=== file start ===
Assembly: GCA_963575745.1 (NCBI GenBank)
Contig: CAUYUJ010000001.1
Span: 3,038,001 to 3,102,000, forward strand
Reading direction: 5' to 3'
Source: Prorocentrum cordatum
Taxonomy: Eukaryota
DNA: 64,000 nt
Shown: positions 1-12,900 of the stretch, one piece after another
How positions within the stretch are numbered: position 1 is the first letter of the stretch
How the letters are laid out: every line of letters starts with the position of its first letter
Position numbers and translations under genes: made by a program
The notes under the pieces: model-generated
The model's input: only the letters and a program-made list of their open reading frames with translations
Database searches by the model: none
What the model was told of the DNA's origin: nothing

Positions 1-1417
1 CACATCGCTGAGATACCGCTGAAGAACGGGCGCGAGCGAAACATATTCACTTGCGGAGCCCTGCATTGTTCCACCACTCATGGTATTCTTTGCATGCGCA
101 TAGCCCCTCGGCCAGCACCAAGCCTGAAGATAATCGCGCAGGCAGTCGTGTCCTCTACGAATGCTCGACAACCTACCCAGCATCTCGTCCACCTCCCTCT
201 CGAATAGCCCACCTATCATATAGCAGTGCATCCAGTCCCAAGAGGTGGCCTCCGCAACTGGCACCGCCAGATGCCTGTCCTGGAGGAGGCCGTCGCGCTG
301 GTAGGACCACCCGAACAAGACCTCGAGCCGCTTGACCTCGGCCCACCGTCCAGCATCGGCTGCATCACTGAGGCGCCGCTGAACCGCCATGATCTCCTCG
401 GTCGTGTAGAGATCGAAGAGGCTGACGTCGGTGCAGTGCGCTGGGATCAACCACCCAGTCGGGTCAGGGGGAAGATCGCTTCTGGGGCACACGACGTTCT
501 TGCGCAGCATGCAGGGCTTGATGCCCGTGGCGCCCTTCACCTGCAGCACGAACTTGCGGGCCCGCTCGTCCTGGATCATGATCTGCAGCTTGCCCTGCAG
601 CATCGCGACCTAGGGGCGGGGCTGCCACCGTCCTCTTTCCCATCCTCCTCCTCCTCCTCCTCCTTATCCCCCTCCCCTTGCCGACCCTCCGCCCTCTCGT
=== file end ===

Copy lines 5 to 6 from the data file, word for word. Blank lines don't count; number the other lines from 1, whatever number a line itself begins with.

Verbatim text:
Source: Prorocentrum cordatum
Taxonomy: Eukaryota